Most non-American students have little familiarity with the diversity of the archaeological record of North America. This class was taught as a combined undergraduate/graduate (post-graduate)-level seminar and emphasized different phases of Native American settlement of North America. The class was designed to teach content and improve students’ critical thinking skills. NAI Syllabus
Probably the most challenging and rewarding course of my teaching career was co-taught with my wife, Kristina Dziedzic Wright in Kenya in 2012. This was a 3-week study abroad program sponsored by the Office of International Affairs and students were taught three general course themes: (1) African Landscapes and Human Evolution, (2) Development Studies of Africa, and (3) Art and Culture of East Africa. The course was mostly conducted in Nairobi, but we also went to western Kenya. Pictures from the program can be found here, and you can look at the attached syllabus. SNU KISP_Syllabus_FINALpdf
I teach geoarchaeology to graduate (post-graduate) students getting them to approach and discuss topics in the geosciences through published, peer-reviewed research. We also take field trips to archaeological sites and rural areas around Seoul. I try to teach them to look at “source to sink” processes and identify how climate, geomorphology and human agency combine to create, preserve and sometimes destroy archaeological sites. I keep a provisional website of the course online prior to transferring the student discussions to SNU’s eTL. Geoarchaeology2014_Syllabus
I teach two Geographical Information Systems (GIS) courses. The first course is designed to teach students basic skills using ArcGIS software. The second course in the module is more advanced spatial statistics, used to hone students’ skills in using GIS. These courses are designed to incorporate the students’ Masters or PhD research in their final projects. I hope that students will use the head start they received in my GIS courses to develop more advanced spatial concepts in the final theses projects. GIS_Syllabus GIS2_Syllabus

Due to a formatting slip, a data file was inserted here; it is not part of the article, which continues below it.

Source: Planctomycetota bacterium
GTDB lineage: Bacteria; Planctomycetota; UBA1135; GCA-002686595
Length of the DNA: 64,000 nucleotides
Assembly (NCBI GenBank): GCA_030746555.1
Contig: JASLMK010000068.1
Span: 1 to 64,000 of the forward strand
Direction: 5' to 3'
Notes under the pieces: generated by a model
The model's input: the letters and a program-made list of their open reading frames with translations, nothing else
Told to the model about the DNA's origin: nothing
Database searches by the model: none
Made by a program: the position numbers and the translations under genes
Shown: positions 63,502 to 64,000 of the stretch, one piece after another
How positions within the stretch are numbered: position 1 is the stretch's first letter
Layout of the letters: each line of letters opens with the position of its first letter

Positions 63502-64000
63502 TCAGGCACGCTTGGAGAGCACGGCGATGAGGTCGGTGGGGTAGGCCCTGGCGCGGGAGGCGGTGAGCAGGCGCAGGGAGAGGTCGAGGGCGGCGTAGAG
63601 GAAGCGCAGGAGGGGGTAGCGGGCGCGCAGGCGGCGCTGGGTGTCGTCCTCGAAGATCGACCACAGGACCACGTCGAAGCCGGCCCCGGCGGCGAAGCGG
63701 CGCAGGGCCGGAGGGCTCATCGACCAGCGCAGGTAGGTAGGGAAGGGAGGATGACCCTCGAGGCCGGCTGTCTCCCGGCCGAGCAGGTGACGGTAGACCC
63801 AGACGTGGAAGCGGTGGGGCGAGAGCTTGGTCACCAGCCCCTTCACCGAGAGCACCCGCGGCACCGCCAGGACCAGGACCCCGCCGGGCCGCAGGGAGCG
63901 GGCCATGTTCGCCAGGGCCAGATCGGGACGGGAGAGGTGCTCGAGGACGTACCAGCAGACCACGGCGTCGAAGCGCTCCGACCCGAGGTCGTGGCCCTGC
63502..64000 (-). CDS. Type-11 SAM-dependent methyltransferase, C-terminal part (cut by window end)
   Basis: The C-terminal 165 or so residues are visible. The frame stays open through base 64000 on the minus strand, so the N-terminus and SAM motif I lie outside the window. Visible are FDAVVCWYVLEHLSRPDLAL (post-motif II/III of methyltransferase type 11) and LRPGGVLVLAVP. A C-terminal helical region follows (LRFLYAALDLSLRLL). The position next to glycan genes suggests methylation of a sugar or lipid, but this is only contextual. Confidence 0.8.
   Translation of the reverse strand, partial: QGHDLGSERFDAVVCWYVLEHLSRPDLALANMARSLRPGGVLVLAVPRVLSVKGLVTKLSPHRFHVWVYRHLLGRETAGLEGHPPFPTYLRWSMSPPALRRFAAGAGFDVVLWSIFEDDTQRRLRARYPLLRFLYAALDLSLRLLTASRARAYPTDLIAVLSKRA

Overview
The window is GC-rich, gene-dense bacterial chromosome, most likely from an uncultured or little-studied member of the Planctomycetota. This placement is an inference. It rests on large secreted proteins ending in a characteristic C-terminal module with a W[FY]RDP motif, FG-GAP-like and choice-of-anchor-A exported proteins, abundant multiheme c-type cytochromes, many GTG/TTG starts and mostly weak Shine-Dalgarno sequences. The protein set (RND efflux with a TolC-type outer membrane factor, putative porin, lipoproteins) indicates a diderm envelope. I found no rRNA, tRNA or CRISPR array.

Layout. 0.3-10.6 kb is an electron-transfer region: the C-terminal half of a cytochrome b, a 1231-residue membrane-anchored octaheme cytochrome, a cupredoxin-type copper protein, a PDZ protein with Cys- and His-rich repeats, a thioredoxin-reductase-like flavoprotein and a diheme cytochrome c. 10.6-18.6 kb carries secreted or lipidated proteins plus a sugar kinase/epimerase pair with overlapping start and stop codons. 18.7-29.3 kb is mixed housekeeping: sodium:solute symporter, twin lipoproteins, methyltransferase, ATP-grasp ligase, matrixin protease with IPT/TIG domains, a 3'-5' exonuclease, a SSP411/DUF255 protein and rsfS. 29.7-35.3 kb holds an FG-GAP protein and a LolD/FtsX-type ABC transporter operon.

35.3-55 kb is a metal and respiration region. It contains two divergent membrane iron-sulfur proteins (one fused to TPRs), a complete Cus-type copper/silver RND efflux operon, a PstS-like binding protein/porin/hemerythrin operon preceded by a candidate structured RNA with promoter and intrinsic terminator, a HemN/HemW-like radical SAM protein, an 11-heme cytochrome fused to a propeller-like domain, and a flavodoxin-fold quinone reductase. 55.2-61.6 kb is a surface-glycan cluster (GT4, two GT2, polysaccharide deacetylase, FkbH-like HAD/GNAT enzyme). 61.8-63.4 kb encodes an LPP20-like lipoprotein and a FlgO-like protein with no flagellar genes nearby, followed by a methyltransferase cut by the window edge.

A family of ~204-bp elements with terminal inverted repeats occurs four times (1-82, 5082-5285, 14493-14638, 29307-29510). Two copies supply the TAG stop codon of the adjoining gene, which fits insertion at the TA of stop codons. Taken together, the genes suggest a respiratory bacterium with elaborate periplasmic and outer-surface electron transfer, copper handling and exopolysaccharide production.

I have taught a class in African archaeology at SNU. The course begins with the earliest phases of human evolution and concludes with the trans-Atlantic slave trade. The course is designed to get graduate (post-graduate) students to critically engage published literature. I teach another class in the Archaeology of Human Evolution, which is likewise structured to get students thinking critically. I recognize that very few of my students are specifically interested in the topic of African archaeology or human evolution, so the course is designed to enhance skills necessary once an advanced degree is earned. African Archaeology Syllabus ArchaeologyHumanEvolution_Syllabus2
Writing is the most important basic task for any graduate (post-graduate) student. However, most students are not taught basic academic writing skills before they enter their advanced professional degrees. Grammar and syntax aside, the structure of academic writing is completely different than other media and students need to learn the ins and outs of academic writing. This class is designed to use archaeology as the medium for teaching academic writing skills. Students are expected to produce a product that is of sufficient quality for submission in an international, peer-reviewed journal. writingarchaeology_syllabus2